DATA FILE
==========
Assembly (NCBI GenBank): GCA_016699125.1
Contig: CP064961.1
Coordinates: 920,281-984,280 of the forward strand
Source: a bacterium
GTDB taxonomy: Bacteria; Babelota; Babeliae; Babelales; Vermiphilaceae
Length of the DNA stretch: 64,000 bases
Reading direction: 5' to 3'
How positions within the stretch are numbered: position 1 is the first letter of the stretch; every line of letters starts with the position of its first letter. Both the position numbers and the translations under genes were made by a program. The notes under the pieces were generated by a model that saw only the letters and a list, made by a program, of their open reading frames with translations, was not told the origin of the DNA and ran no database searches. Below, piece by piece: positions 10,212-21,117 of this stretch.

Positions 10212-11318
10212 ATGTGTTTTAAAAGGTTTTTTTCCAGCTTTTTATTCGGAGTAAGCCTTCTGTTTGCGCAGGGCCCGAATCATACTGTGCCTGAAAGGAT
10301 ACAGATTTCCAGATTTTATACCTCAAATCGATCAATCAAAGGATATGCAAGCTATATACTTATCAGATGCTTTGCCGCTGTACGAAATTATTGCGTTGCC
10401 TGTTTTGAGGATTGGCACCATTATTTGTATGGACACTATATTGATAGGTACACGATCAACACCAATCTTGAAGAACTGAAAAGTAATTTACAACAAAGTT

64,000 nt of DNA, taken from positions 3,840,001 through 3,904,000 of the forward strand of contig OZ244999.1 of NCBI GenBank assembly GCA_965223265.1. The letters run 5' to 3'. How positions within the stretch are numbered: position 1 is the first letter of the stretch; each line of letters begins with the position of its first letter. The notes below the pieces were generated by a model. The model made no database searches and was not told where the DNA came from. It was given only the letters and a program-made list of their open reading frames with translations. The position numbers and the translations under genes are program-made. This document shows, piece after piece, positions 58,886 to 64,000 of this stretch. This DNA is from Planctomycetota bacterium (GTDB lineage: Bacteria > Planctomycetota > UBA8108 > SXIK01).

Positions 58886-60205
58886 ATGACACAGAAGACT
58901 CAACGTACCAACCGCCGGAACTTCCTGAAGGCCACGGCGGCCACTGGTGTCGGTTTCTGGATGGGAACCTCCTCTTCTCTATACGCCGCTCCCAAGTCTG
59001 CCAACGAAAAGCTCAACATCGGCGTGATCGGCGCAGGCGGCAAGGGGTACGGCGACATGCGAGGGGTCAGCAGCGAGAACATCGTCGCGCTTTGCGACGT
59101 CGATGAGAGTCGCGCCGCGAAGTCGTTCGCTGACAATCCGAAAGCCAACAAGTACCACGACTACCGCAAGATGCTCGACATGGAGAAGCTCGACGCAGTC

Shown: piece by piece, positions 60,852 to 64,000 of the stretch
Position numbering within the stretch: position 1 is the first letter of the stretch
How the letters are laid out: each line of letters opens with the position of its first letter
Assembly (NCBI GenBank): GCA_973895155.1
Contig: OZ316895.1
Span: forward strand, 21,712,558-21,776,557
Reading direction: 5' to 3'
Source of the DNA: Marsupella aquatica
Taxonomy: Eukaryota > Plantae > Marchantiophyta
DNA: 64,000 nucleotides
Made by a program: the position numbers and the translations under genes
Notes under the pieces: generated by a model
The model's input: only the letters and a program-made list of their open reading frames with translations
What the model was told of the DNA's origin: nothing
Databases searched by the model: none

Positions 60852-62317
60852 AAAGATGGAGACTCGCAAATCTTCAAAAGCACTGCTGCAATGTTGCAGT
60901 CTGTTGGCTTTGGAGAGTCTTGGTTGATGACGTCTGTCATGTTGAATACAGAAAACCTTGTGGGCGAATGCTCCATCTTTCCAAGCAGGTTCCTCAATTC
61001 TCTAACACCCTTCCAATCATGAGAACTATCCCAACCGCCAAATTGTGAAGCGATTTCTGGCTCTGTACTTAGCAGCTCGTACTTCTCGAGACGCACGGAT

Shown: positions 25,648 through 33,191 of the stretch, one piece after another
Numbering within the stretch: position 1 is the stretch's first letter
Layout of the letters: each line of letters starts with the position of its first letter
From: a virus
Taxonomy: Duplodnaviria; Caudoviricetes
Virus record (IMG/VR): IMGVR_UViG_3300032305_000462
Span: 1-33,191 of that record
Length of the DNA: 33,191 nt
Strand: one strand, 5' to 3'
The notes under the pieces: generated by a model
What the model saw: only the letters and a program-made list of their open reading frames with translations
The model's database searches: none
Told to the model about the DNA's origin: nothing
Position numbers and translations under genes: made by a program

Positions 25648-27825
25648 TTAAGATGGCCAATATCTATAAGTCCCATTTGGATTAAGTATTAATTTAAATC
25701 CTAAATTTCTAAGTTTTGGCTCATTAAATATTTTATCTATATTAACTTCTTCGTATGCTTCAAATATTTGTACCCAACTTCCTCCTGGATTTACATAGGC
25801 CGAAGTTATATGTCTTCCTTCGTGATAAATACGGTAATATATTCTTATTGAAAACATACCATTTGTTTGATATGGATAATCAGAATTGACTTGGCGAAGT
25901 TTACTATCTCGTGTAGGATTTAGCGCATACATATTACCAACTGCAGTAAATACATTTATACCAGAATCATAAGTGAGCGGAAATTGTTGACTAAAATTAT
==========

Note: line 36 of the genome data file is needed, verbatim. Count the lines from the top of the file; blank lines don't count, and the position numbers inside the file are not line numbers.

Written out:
60901 CTGTTGGCTTTGGAGAGTCTTGGTTGATGACGTCTGTCATGTTGAATACAGAAAACCTTGTGGGCGAATGCTCCATCTTTCCAAGCAGGTTCCTCAATTC